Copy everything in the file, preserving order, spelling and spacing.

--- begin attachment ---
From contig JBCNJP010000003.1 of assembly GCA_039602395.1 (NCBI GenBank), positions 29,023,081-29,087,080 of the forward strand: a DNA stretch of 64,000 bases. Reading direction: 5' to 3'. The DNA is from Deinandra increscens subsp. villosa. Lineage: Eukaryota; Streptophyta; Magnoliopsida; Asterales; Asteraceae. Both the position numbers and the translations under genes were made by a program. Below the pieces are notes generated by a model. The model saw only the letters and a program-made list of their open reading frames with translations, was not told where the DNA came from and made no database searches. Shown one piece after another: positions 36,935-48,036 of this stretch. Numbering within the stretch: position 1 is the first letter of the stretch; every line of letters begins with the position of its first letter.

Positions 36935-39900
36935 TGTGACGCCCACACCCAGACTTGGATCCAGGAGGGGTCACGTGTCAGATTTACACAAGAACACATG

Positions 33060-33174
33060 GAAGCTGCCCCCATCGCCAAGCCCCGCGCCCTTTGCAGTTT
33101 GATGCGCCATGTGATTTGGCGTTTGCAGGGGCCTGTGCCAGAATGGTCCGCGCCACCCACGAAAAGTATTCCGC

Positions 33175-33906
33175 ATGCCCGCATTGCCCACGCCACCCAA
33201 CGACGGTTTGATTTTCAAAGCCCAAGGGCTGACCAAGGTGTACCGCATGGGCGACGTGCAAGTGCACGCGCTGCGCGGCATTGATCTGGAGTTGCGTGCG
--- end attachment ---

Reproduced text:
From contig JBCNJP010000003.1 of assembly GCA_039602395.1 (NCBI GenBank), positions 29,023,081-29,087,080 of the forward strand: a DNA stretch of 64,000 bases. Reading direction: 5' to 3'. The DNA is from Deinandra increscens subsp. villosa. Lineage: Eukaryota; Streptophyta; Magnoliopsida; Asterales; Asteraceae. Both the position numbers and the translations under genes were made by a program. Below the pieces are notes generated by a model. The model saw only the letters and a program-made list of their open reading frames with translations, was not told where the DNA came from and made no database searches. Shown one piece after another: positions 36,935-48,036 of this stretch. Numbering within the stretch: position 1 is the first letter of the stretch; every line of letters begins with the position of its first letter.

Positions 36935-39900
36935 TGTGACGCCCACACCCAGACTTGGATCCAGGAGGGGTCACGTGTCAGATTTACACAAGAACACATG

Positions 33060-33174
33060 GAAGCTGCCCCCATCGCCAAGCCCCGCGCCCTTTGCAGTTT
33101 GATGCGCCATGTGATTTGGCGTTTGCAGGGGCCTGTGCCAGAATGGTCCGCGCCACCCACGAAAAGTATTCCGC

Positions 33175-33906
33175 ATGCCCGCATTGCCCACGCCACCCAA
33201 CGACGGTTTGATTTTCAAAGCCCAAGGGCTGACCAAGGTGTACCGCATGGGCGACGTGCAAGTGCACGCGCTGCGCGGCATTGATCTGGAGTTGCGTGCG